Austro-Hungarian Kropatschek Carbine M1881
|Made by Österreichische Waffenfabriks-Gesellschaft, Steyr, 1881-83|
Caliber: 11.15x42R and 11x58R
Tube magazine in fore-end, 6 rounds
Turning bolt action, locked by the bolt rib abutting the receiver ahead of the bridge
1040mm [40.9"] overall, 3.69kg [8.4 lbs]
570mm [22.4"] barrel, 6-groove rifling, RH, concentric
Ramp-and-leaf sight graduated to 600 schritt
Muzzle velocity 307 m/sec with M1877 Carbine round
Model 1867 Socket bayonet
By 1874 the failure of the ineffectual M1872 Früwirth Carbine to interest the Austro-Hungarian Army cleared the way for a rifle
designed by Alfred von Kropatschek. The first guns were submitted to the Minister of War on September 24, 1874. They had a conventional action inspired by
the German Mauser M1871, using the bolt rib to lock against the receiver, and had a Vetterli-type tube magazine in the fore-end. The cartridge carrier
mechanism was similar to the Früwirth M1872. The striker was designed with an intregal cocking piece and eliminated the separate hammer of the Früwirth.
The increased mass of the bolt guide closed against the split receiver bridge. This made the action substantially stronger than the earlier Früwirth was.
This allowed the chambering of a more powerful cartridge, the M1877 11.15x42mmR, instead of the Früwirth's low powered M1867 11.15x36mmR cartridge.
The M1881 Kropatchek held six rounds in the magazine, an additional round in the chamber and another on the cartridge carrier for a total of eight rounds when fully loaded.
In 1876 the Kropatschek was declared 'suitable for adoption' - which simply allowed lengthy minor improvements to drag on into the 1880s.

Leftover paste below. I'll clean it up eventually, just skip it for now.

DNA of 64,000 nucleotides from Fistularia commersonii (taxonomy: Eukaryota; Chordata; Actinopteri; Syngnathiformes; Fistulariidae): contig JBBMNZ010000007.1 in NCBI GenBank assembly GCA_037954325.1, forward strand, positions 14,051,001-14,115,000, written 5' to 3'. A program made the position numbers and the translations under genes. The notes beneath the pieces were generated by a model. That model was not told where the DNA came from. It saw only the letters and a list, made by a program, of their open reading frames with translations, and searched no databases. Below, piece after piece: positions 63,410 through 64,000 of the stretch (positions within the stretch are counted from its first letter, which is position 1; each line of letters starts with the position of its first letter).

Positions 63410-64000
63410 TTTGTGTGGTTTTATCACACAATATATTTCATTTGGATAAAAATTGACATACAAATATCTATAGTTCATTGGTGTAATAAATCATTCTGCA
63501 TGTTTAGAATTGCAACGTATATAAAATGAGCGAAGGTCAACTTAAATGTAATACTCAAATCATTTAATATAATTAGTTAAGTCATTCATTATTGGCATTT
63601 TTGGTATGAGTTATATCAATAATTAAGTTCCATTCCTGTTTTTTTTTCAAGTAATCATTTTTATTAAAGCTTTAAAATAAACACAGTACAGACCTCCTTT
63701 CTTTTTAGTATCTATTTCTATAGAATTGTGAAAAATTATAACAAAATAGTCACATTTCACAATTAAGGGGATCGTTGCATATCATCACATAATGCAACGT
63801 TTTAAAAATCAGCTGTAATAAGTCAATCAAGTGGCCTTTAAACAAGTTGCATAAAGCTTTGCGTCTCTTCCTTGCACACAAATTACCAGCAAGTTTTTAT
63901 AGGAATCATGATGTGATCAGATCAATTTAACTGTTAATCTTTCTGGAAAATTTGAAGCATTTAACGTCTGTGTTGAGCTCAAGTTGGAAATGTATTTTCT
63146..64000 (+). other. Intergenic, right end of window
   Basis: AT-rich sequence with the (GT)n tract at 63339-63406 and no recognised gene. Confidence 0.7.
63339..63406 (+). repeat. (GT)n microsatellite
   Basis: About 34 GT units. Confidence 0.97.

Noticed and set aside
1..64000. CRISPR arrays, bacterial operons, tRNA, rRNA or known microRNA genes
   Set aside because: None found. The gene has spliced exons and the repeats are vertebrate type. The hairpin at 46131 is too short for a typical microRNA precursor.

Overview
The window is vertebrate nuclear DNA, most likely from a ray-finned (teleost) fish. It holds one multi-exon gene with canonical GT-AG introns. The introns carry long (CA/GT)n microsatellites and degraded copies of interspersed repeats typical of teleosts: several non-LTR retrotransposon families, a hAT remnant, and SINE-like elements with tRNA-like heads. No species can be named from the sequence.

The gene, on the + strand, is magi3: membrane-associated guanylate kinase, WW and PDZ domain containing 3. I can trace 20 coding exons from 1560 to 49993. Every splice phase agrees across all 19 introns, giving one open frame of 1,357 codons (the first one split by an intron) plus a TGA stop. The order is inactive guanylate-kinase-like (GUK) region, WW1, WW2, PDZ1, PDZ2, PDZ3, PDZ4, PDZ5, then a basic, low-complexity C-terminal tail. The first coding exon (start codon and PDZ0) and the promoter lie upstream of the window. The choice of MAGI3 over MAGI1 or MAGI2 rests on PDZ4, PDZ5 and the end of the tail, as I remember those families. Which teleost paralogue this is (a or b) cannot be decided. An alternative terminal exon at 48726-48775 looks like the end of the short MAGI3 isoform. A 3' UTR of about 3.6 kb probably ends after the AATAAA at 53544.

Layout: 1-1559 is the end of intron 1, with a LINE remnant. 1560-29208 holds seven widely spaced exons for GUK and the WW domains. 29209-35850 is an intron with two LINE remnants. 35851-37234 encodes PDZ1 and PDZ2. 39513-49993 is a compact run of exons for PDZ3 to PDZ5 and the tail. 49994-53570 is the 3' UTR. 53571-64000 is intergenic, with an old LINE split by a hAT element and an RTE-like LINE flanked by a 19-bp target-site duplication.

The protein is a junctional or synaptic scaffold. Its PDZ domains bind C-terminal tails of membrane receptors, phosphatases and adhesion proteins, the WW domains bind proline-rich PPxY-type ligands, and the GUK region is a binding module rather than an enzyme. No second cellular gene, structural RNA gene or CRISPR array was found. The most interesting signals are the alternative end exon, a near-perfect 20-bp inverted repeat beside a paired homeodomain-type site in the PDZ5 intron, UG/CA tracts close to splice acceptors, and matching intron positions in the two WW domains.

In 1879 Leopold Gasser of Vienna patented a spring-loaded loading gate for the Kropatschek Carbine, adapted from the then-current Winchester pattern. The gate was used on some of the 'Gasser-Kropatschek' rifles tested in Austria-Hungary in the early 1880s.
After army trials the 'Repetier-Karabiner fur Königlich Ungarnische Landesvertheidigung' (Hungarian Gendarmerie) was adopted on June 19, 1881, and 4000 carbines were ordered from the Steyr factory. The accepted weapon had a single barrel band and the bolt handle was turned downward. The gun was somewhat similar to the earlier Früwirth, but the striker had an integral cocking piece instead of an external hammer.
Later the Model 1881 was also issued to the Gendarmerie of Bosnia-Herzegovina. From March 17, 1882, the carbine was issued to the Austrian Landesgendarmerie.
The Kropatschek Carbine is marked "OEWG" on top of the receiver ring and the acceptance mark 'St' and Date
Some sources list this as the Model 1874 or as the Model 1874/81. The confusion comes from when the design was completed, 1874 versus when the weapon was finally accepted and the initial order was placed in 1881.
The Früwirth is easily mistaken for the Kropatchek due to the very similar configuration. The easiest way to tell them apart is the absence of a barrel band on the Früwirth and the separate traditional style hammer of the Früwirth when compared to the striker of the Kropatchek M81.
By 1885 the rise of the box magazine restricted distribution and influence of the Kropatschek - except in France, where its popularity in Indo-China and Africa eventually created the Lebel.
Surviving guns were replaced by 1890-pattern and by 1895-pattern Mannlichers after 1900.